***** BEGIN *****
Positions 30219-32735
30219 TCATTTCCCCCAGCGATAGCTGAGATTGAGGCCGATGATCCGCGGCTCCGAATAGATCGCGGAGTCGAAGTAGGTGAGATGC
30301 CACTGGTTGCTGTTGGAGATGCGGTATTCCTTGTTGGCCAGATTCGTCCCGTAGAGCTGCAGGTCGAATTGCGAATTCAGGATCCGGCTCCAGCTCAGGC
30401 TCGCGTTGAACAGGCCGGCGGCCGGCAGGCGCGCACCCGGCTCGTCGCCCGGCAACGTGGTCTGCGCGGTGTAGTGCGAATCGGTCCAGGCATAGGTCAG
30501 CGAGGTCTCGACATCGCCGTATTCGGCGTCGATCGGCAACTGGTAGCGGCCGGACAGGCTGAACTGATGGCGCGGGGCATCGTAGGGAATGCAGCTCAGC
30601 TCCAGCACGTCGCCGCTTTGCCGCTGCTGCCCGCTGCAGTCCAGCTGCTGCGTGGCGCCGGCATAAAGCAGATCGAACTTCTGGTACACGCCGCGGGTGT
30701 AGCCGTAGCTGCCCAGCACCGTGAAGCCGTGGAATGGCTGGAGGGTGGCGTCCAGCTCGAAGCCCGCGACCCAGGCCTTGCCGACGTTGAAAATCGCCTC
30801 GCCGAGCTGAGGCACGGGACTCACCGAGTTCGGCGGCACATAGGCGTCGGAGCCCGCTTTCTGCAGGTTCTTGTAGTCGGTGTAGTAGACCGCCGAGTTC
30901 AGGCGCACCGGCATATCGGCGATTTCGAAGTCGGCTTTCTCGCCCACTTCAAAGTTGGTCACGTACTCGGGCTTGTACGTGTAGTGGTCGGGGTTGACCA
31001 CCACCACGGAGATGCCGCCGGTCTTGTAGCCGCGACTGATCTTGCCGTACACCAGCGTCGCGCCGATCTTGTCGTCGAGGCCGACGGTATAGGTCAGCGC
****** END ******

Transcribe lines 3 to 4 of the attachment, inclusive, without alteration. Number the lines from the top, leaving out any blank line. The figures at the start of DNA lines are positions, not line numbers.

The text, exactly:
30301 CACTGGTTGCTGTTGGAGATGCGGTATTCCTTGTTGGCCAGATTCGTCCCGTAGAGCTGCAGGTCGAATTGCGAATTCAGGATCCGGCTCCAGCTCAGGC
30401 TCGCGTTGAACAGGCCGGCGGCCGGCAGGCGCGCACCCGGCTCGTCGCCCGGCAACGTGGTCTGCGCGGTGTAGTGCGAATCGGTCCAGGCATAGGTCAG